Sherdog.com: How do you feel you’re adapting to the striking aspect of MMA?

Askren: We finally have a pretty good coach up here now coaching the striking. His name is Lucas Lopez, also from Brazil. Having a striking coach on hand on a regular basis is going to be a really big help to my striking game. It’s definitely not very good right now. Striking is probably the most dangerous and hardest to learn. For me, in wrestling -- and now in jiu-jitsu -- I learn by failing. I learn by getting taken down and getting pinned, getting choked, and it’s not a big deal. That’s a hard thing to do in striking because, hell, it hurts getting punched in the head. You can’t just go into the cage and say, “Hey, punch me in the head until I figure it out.” I can’t really figure it out by failing.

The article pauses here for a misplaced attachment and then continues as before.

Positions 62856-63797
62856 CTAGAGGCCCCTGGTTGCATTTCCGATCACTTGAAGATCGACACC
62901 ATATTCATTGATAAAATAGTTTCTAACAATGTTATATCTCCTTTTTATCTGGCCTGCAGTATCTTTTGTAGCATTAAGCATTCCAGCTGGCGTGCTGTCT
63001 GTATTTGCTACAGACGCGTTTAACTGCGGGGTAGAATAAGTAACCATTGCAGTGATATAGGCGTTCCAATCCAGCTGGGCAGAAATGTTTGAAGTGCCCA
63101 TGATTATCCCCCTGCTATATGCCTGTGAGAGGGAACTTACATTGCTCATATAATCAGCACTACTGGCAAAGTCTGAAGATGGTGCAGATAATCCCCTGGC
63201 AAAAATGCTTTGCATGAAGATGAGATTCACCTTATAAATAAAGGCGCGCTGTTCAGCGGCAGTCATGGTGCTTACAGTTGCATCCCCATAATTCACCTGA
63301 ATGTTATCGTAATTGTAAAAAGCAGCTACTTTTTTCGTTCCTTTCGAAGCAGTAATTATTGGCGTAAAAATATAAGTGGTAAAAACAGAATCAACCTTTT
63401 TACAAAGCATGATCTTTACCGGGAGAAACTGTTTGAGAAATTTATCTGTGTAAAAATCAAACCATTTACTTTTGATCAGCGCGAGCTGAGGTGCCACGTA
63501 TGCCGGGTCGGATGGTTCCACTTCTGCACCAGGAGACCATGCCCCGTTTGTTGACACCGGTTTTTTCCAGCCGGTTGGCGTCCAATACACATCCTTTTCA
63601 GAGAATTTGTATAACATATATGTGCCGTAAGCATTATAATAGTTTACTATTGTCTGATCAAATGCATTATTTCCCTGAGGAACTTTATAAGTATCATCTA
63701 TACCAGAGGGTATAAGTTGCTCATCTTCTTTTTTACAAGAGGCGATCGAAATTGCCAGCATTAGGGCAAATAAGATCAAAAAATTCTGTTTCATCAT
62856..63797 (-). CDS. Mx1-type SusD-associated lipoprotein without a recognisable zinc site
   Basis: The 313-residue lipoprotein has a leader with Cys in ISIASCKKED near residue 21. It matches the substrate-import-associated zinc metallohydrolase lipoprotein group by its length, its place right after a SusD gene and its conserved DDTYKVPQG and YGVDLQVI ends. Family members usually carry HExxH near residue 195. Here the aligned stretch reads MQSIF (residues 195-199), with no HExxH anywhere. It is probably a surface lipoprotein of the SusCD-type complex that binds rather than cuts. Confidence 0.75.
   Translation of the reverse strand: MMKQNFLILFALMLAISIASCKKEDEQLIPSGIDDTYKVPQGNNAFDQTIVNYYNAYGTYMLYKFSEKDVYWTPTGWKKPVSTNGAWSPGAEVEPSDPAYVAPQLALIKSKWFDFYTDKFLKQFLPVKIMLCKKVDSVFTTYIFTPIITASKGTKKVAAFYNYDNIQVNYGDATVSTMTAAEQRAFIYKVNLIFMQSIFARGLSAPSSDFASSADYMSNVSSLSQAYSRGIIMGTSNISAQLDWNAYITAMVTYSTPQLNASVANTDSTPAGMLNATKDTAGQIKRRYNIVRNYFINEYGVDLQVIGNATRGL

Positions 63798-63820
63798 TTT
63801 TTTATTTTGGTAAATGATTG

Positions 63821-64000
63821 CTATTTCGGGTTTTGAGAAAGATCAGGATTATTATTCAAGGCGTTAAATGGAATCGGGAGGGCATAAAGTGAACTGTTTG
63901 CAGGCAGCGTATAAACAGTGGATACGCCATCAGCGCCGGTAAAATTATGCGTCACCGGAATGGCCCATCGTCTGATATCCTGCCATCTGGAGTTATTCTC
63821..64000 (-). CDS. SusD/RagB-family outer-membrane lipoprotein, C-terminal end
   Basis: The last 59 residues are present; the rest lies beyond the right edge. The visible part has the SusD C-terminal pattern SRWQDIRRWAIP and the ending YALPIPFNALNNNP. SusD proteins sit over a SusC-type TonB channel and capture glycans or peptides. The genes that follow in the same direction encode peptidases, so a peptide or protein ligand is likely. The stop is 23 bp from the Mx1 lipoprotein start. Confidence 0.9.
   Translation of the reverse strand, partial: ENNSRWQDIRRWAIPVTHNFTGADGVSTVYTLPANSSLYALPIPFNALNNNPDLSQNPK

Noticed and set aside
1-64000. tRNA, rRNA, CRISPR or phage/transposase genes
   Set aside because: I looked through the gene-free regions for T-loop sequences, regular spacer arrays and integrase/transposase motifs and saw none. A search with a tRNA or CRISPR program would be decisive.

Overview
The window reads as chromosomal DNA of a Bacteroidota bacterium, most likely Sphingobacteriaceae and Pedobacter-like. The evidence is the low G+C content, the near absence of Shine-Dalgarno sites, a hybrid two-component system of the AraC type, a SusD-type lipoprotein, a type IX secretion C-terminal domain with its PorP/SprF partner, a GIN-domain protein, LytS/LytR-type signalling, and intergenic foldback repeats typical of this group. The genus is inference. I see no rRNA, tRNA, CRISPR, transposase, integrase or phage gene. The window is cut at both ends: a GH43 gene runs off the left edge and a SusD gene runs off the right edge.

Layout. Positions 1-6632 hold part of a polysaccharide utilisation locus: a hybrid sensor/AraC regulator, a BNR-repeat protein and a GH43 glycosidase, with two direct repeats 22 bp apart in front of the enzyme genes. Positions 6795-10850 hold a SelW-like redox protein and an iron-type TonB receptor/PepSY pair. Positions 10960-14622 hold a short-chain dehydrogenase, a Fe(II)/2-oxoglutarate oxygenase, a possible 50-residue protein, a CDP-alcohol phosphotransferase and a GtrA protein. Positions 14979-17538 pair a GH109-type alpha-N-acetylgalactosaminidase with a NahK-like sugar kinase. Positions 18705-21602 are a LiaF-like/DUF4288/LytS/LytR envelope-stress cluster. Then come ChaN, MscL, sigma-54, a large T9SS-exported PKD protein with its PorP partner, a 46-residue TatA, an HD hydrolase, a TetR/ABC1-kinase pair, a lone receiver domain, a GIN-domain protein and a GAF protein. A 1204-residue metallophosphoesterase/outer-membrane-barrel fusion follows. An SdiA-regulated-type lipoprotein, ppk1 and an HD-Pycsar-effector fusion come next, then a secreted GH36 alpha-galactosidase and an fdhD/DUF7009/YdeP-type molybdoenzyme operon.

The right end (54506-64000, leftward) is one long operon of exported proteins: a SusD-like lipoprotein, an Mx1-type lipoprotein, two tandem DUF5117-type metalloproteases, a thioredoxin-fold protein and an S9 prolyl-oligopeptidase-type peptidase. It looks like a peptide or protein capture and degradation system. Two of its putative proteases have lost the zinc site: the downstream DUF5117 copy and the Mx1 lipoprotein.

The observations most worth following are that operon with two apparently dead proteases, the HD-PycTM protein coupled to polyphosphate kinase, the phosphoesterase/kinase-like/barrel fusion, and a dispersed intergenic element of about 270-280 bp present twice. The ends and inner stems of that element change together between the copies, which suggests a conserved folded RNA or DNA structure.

Sherdog.com: You have two fights scheduled in February. What are your short-term goals in MMA, and how many fights do you want to get in 2009?

Askren: One of them got canceled, actually. They canceled the whole event in Miami, [Florida]. I want to fight as many times as possible -- four, five or six ... whatever it takes to get me into a larger organization. I kind of had this idea that I would just jump into a larger organization after I got done with the Olympics, but none of them were really having it. They said, “We want you to have experience. We want you to have three, four or five fights before we think about signing you.” I’ve just got to get some fights under my belt so I can go somewhere bigger and more profitable.

Sherdog.com: You’ve obviously had some talks. Do you want to drop any names of the promotions that have been interested in you?